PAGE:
Mahabharata Characters

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(Epics for Students)

Son of Kunti by the god Indra, Arjuna is, next to Karna, the greatest warrior in the poem and one of the five heroes of the Mahabharata. Trained by the military expert Drona from a young age, this Pandava prince is skilled in archery, able to string and release dozens of arrows with deadly accuracy in mere seconds. A gallant warrior, Arjuna is called Vijaya, or "victor" and Dhanamjaya, or "winner of wealth." Although an unconquerable fighter at the start of the great battle, Arjuna experiences an intense feeling of self-doubt and loses his resolution to fight when he sees his kinsmen lined up against him. His courage is restored by Krishna, who sings to him the Bhagavad Gita, or the "Song of the Lord." With these words the divine Krishna convinces Arjuna that death is merely an illusion, that souls are immortal and return, reincarnated, to the earth after a period in heaven.

Arjuna's exploits include his journey to Indra's heaven—where his father, the king of the gods, advises him—and his discovery of magical weapons to aid the Pandavas in the war against the Kauravas. He also draws King Drupada's bow at Draupadi's svayamvara, or ceremony of self-choice, winning her as wife for himself and his brothers. He defends the town of Matsya from the attacking forces of Duryodhana, and slays Karna during the climactic moment of the great war. Near the end of the poem, he ascends to heaven with his brothers and wife, after a brief time of spiritual cleansing in hell.


(Epics for Students)

Karna, "the archer-king," is son of Surya, god of the sun, and Kunti. A magnificent warrior, Karna is born with natural armor attached to his skin, making him nearly invincible in battle. Because she is unmarried when she gives birth to him, Kunti sends him adrift on a river, hoping that he will be found by worthy parents. He is adopted and raised by Adhiratha, a charioteer, and travels to the imperial capital of Hastinapura when he grows up. Duryodhana, who has been looking for a warrior skilled enough to defeat his enemy Arjuna, makes Karna king of Anga. Thus, Karna fights on the side of the Kauravas against his own half-brothers, the Pandavas, in the great war.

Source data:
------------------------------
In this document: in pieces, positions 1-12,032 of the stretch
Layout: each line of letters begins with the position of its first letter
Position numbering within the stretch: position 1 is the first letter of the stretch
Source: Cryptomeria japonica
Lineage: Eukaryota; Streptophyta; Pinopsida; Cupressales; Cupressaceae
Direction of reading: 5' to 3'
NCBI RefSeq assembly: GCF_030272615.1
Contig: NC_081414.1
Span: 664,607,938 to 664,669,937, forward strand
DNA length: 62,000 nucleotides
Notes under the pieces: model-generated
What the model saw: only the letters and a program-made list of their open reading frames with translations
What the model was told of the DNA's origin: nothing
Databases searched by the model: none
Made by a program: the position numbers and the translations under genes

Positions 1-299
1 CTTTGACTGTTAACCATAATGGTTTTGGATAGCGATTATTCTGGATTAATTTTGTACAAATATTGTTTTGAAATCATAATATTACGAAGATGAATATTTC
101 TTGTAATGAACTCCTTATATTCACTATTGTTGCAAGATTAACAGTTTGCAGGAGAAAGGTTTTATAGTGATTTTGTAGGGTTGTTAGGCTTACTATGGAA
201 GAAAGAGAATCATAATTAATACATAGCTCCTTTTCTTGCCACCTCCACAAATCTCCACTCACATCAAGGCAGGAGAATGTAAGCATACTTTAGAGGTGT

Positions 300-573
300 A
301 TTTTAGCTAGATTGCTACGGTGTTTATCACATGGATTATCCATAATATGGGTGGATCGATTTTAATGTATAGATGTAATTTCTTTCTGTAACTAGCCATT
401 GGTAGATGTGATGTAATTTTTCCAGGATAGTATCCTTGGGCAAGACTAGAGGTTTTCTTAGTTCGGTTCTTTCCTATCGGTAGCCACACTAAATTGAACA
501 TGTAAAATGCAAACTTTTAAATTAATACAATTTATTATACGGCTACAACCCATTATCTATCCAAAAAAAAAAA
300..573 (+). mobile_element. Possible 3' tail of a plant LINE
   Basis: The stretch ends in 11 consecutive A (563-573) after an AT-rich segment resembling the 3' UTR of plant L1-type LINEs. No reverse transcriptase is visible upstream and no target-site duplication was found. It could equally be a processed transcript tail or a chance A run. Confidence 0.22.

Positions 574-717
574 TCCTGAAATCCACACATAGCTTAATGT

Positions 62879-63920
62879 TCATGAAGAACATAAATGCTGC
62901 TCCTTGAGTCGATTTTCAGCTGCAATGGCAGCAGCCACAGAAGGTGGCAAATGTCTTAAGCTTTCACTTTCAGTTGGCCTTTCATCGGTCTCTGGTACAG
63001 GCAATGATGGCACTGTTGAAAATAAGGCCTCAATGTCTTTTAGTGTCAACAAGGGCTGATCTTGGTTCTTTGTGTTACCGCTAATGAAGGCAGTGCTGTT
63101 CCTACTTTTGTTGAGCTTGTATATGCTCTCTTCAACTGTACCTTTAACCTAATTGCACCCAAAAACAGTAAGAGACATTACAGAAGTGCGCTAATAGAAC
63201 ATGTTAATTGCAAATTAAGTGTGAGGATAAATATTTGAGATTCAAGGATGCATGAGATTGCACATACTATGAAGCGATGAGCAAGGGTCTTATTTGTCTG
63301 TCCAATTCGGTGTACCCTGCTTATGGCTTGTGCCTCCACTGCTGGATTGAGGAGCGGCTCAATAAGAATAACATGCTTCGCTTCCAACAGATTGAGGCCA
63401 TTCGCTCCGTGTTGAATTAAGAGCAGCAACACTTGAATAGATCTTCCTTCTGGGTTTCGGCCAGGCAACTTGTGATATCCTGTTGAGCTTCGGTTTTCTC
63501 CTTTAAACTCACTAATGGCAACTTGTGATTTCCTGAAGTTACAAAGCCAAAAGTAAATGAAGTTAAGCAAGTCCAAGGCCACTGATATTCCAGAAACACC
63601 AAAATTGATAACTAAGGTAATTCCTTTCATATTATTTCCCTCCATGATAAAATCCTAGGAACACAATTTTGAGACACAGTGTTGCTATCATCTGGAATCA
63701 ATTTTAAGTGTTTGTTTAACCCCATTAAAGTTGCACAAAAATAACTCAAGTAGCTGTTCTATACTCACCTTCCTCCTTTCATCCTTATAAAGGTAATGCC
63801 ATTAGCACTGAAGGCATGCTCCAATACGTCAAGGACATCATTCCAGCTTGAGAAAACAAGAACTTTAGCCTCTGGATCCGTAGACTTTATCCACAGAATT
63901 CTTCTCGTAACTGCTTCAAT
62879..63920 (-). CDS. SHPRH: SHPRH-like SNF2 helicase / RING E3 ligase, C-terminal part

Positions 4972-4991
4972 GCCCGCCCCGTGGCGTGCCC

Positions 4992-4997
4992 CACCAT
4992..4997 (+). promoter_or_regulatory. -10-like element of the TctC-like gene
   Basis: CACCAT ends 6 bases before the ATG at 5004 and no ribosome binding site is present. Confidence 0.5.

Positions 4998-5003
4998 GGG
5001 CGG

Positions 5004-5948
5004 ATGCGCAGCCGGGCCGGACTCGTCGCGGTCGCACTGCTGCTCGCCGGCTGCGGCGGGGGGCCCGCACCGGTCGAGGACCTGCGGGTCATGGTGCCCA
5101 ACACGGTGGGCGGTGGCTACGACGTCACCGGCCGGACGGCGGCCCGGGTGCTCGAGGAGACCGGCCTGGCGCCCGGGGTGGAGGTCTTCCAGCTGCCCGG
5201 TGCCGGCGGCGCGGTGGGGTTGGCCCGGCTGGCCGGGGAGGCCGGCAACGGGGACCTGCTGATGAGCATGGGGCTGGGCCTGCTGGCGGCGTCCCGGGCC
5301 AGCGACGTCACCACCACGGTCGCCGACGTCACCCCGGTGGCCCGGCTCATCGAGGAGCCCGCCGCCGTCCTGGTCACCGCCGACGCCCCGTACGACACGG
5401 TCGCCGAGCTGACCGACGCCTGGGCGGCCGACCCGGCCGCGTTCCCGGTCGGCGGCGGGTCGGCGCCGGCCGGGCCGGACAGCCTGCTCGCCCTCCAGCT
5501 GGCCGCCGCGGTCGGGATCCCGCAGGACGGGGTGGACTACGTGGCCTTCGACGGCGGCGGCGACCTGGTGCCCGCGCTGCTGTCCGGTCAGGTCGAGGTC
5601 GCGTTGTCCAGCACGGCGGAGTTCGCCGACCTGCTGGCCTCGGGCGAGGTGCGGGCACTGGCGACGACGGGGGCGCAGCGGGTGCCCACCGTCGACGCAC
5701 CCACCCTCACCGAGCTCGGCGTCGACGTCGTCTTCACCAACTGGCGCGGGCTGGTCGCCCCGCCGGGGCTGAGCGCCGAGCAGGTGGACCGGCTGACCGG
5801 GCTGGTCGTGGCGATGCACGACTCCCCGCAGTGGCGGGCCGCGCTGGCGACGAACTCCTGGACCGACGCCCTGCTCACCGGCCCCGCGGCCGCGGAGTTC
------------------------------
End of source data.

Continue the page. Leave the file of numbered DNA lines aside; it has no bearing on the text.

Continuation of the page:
Karna is a tragic figure in the Mahabharata. He remains true to his dharma, or sacred duty as a warrior, even when it causes him great personal sorrow to do so. Once he swears to fight his brothers, he never rescinds his vow. He also deeply regrets the fact that his mother will not acknowledge him publically as another of her sons. When the god Indra, Arjuna's father, requests his armor, Karna gives it to him, even though he knows this will put him at a great disadvantage on the battlefield. In return for this sacrifice, Karna asks for a weapon of incredible power, a magical dart that will assure the destruction of any enemy, but may be used only once. The Pandavas force the use of this weapon against them early, so that it will no longer be a threat to the Pandavas. Without his armor or secret weapon, Karna cannot overpower Arjuna when the two meet in battle, and Arjuna defeats him.


(Epics for Students)

The earthly manifestation of the Hindu god Vishnu (the Preserver), Krishna is chief of the Yadavas, a race hailing from the ancient city of Dwaraka in western India. A physical incarnation, or avatar, of the god in mortal form, Krishna is the binding force and spiritual center of the Mahabharata. His name means "dark," and Krishna is usually represented as having dark blue skin. Though mortal in the poem, he is able to reveal his divine form to those around him. Possessing the wisdom of the all-pervasive Vishnu who is said to "repose in truth, truth in him," Krishna is infallible. During the great war, however, he refuses to fight on either side. Instead he offers himself, unarmed, or ten thousand of his Yadava warriors. Arjuna chooses the former, while Duryodhana happily takes the latter.

Krishna is sometimes called Krishna Vyasa Dvaipayana and credited with composing the Mahabharata , yet in the poem he is Arjuna's friend and charioteer, a...

(The entire section is 5,777 words.)